Sitting here in New York I sometimes find my mind going back through the trees, back up into green Portsmouth Abbey, Rhode Island. It was so open and pretty, with the breeze coming off the sea and sounds of the crickets and shouts of joyful activity all around. Several weeks ago we finished the first ever World Youth Alliance summer camp, up at the Abbey, a small Benedictine boarding school and abbey. Things could not have gone better, really, we were lucky to have such good weather, and the campers were fantastic. There was a pretty small group, ten counselors and thirteen campers, so it didn’t take long for us to become a tight knit group. The campers were ages 11 to 18, which is a pretty big gap but it didn’t feel like it, everyone fell in together so well.
There is a lot to be thankful for there. I have been at camps where it rained all day every day, or where someone gets injured or lost in the woods. And young boys and girls tend to have quite an interest in one another, and I worried about that too. Well, these kids proved that my worries were unfounded on more issues than one. They were always ready to learn more, to help however they could, to take the issues seriously and to bring their best to the table. And we did ask a lot of them. The camp schedule called for a Spartan level of engagement and discipline- getting up early, sports and lectures all day, nighttime activities. Don’t get me wrong, it was all fun stuff, but we also asked the kids to engage with some tough issues like AIDS, bioethics, and UN advocacy, all of it framed, of course, around the idea of the intrinsic dignity of the person. Well, we asked a lot and the campers really delivered, taking the issues very seriously, and not being shy or timid about their role in solving them. I sometimes hear talk about how we as a culture should worry about our young people and their habits, but that week erased any doubts I might have had. It’s truly remarkable to watch solidarity form between people, and to see young men and women take seriously the issues that are facing their world and embrace the hope to change them. Just being there- it stirred an immense hope in all of us who took part.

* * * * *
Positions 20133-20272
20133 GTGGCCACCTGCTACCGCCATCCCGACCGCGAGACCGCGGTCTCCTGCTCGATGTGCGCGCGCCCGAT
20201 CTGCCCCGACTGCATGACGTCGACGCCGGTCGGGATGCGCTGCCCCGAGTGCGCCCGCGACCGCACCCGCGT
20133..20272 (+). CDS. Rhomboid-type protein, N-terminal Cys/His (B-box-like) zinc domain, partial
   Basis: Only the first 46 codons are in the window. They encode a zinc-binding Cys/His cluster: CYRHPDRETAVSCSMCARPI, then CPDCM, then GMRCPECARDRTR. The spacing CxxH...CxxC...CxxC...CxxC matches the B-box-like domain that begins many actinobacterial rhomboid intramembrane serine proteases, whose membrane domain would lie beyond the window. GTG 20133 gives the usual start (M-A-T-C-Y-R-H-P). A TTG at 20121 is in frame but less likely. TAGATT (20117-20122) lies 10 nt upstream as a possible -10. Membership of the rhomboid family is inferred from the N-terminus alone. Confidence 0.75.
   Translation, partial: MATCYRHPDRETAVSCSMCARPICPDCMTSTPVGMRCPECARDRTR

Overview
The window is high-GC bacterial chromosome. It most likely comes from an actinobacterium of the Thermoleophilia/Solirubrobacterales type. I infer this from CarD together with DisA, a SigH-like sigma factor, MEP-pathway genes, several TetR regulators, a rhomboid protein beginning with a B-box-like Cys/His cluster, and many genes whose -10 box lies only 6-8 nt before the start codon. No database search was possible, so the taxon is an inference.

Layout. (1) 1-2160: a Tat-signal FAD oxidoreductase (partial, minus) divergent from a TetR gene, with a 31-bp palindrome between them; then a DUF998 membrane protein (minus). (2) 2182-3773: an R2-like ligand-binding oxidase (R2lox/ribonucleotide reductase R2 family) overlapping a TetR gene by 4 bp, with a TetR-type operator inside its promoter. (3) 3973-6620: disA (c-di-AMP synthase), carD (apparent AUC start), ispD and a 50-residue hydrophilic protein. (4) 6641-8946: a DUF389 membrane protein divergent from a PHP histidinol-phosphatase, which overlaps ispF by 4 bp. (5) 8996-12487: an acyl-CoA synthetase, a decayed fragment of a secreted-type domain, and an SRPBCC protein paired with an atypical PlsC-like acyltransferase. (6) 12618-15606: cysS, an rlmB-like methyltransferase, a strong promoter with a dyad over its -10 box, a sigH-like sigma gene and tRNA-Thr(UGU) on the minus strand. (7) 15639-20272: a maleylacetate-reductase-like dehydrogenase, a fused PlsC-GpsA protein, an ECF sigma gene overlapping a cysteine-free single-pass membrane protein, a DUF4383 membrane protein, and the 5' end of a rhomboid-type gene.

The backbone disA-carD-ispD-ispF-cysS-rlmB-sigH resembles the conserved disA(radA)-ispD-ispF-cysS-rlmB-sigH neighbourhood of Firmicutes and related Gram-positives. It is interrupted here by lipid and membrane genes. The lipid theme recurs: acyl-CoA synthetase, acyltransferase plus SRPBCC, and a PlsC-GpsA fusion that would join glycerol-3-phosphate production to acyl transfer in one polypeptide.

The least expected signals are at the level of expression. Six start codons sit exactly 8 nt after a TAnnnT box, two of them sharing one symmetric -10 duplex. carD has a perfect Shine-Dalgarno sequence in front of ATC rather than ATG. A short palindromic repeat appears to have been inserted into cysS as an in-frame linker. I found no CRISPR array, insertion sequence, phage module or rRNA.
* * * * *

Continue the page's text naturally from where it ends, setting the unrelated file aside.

Of course, we also wanted to teach them the value of competition and humility, and so when the campers challenged us to a game of Ultimate Frisbee on the last day, we got up early, painted our faces, and roused them at sunrise for the ultimate showdown. No comment on who won, but a hint is that it rhymes with trounce-lors. And there was kayaking and city building and campfire songs and the rest. I’d say a good time was had by all, dignity was discussed and lived out, and genuine solidarity attained. Not too bad, ladies and gents, and we’ll see you next summer for round two.
Casey Downing – World Youth Alliance